In my previous blog, I noted that the Proofpoint Attack Index provides insight and visibility. But, so what? How do we act upon that? What can we do with this? Let’s answer those questions with some examples.
Addressing Very Attacked Persons with Security Awareness Training
The Attack Index shows who the Very Attacked Persons (VAPs) are within your organization. It will also surface which of those people are clicking on things they shouldn’t be. In either case (or especially in the case of people that are both VAPs and heavy clickers), we need to do something to help them, because they represent a heightened level of security risk to the organization.
In our demo example below, James Smith looks to be both very attacked and predisposed to clicking on links he shouldn’t be.
List of People Who Have Experienced Cyber Attacks
In this case, the logical solution is to apply a control that effectively adapts to the specific situation. That control is to direct Very Attacked Persons to Security Awareness Training on effective lures and what to avoid clicking on. As we implement this type of control for Very Attacked Persons and/or heavy clickers, we improve the overall resilience and security awareness of the organization.
The mechanics for this are straightforward: We can export a CSV file of VAPs from the Targeted Attack Protection (TAP) Dashboard, and import that into Proofpoint Security Awareness Training (PSAT, formerly Wombat), so that those users can benefit from training modules customized for Very Attacked People (see graphic below). And you can expect to see further automation and integration to make this even simpler and faster in the future.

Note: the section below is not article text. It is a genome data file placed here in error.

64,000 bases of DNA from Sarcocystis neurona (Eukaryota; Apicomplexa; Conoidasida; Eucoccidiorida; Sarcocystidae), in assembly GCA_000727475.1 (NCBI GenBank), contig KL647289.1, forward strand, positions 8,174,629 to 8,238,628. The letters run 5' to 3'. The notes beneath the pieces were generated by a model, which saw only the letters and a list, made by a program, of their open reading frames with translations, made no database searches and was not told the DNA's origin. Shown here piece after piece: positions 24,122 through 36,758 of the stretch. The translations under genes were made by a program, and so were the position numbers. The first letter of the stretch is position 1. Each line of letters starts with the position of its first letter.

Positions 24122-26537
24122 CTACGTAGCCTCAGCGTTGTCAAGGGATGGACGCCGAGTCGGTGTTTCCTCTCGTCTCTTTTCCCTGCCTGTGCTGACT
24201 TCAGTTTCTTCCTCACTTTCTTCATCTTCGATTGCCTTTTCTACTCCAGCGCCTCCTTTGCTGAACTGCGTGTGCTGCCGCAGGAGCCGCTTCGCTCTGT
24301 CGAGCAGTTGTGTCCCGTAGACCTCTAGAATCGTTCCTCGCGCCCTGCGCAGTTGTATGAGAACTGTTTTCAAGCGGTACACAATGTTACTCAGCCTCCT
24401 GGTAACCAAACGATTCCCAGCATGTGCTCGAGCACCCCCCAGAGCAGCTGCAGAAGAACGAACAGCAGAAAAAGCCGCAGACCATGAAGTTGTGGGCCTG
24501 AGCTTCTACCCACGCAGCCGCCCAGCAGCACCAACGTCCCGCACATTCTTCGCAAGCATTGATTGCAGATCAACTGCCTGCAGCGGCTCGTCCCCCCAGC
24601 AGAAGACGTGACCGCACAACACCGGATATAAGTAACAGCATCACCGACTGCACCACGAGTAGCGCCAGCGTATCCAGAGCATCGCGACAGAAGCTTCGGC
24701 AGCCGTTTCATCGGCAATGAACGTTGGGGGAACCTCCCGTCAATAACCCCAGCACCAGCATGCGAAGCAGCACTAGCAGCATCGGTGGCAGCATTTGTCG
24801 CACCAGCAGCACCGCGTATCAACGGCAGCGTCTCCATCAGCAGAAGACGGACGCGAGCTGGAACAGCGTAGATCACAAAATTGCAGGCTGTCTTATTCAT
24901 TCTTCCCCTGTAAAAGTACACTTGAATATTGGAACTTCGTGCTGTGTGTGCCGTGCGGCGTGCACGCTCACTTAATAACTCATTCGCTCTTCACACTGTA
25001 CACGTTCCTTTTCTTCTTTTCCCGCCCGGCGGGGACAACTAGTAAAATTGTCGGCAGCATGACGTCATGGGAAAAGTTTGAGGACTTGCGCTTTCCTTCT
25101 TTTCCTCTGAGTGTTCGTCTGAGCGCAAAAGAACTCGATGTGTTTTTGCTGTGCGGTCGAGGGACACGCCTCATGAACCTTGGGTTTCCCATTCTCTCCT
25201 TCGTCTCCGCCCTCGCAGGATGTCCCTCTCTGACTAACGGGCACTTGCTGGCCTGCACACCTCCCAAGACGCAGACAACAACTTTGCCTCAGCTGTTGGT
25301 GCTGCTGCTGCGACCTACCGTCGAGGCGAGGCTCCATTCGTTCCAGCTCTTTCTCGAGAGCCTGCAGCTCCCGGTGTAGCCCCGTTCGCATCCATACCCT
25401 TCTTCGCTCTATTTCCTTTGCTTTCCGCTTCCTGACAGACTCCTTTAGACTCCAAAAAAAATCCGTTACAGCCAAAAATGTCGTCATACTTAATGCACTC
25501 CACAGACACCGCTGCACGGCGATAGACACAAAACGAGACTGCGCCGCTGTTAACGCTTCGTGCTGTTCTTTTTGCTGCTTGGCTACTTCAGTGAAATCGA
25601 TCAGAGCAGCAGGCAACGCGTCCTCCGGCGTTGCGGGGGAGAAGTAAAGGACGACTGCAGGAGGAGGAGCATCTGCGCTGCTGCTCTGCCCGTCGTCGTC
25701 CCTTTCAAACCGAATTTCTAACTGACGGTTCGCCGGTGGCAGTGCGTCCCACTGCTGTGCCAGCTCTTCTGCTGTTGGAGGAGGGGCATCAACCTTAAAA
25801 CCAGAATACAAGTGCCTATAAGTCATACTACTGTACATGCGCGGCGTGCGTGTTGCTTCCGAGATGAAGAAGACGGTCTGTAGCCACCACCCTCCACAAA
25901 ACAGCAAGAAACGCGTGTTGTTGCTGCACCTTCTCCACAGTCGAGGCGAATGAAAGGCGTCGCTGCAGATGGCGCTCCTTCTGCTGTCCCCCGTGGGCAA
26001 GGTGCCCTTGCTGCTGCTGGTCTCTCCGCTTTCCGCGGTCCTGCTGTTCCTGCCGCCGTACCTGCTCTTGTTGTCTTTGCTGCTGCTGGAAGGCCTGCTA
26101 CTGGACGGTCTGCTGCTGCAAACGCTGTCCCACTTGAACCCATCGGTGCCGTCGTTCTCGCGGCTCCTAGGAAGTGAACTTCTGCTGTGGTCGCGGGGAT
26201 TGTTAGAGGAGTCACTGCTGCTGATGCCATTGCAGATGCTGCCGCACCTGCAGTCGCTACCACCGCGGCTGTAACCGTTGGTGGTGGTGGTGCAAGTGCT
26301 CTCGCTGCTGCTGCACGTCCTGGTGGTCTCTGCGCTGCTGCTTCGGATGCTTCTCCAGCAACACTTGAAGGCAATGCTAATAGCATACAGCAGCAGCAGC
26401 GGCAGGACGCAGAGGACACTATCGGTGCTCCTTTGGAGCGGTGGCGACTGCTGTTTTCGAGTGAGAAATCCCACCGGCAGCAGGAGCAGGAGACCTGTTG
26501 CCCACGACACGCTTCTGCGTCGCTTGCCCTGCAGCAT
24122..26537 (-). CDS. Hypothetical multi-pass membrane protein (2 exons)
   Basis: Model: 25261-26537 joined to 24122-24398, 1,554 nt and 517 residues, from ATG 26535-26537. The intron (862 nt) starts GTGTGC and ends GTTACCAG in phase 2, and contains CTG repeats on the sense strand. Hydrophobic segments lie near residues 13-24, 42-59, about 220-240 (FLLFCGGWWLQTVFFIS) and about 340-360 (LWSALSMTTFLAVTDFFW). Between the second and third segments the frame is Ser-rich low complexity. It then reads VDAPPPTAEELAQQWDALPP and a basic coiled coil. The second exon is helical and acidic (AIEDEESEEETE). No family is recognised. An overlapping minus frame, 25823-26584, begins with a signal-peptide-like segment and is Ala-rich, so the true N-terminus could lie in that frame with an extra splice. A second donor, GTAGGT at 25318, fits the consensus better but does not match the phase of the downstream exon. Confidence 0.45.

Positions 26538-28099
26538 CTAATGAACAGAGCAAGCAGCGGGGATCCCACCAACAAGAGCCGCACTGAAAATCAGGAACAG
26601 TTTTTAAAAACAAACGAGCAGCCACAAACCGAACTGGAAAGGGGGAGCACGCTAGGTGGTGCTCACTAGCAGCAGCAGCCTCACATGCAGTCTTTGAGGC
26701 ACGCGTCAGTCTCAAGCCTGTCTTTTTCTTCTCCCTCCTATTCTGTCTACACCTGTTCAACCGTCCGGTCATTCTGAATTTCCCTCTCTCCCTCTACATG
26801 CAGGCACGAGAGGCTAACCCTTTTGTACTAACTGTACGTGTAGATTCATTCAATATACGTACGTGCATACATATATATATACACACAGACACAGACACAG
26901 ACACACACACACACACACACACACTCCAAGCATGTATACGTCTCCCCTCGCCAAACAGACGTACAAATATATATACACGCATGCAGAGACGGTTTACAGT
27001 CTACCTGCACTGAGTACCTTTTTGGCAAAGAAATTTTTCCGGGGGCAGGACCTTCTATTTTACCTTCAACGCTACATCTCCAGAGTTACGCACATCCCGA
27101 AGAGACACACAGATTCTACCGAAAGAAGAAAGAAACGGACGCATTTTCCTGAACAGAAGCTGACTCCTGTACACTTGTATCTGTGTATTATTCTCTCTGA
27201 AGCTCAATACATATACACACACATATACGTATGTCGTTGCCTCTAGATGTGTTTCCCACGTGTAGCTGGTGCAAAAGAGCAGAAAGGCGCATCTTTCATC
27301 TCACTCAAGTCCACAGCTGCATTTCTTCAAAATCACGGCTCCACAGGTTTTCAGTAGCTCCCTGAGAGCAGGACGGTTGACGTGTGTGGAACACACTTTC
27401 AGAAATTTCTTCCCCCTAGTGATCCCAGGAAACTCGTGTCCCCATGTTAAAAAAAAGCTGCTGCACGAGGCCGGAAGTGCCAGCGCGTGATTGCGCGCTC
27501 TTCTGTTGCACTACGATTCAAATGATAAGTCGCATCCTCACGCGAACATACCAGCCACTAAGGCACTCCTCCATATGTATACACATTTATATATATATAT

It is also worth noting that we’ve already implemented significant integration between TAP and PSAT by combining advanced threat protection capabilities with real-time phishing simulation and cybersecurity awareness/training. This moves training from a model based on what the user theoretically might need to a model where security awareness training is based on the specific threats they are actually being attacked with.
Addressing Very Attacked Lists with Browser Isolation
As we analyze our customers’ most attacked targets, we find that in addition to specific people, there are often shared email lists coming under heavy attack. Why? These are often group lists like sales @acme.com or firstname.lastname@example.org. These groups are made up of individuals whose very job is to read email, click on URLs, and open attachments. Could there be a more perfect target?
If you were a bad actor seeking to optimize your ROI and drive up your hit rate, these lists would seem to be a great place to focus your time and attention. To make things even more attractive to the bad guys, these lists are easily accessible, given that they are typically splashed all across the web in an effort to be more findable for customers and prospects. And they are not protected by Multi Factor Authentication.
For this scenario, the appropriate control is to put members of these lists into Browser Isolation. The user is protected, because all web activity is rendered and processed in an isolated container (of short duration) in the cloud. Consequently, no web content of any sort is run on any endpoint in the customer’s network (see diagram below). This significantly reduces exposure for these lists and the people on them.
Browser Isolation Diagram
The last scenario I’ll address involves cred phish. It’s substantive enough that we’ll give it its own blog, so watch for it soon. And, if you haven’t yet, be sure to read my first one on the Proofpoint Attack Index.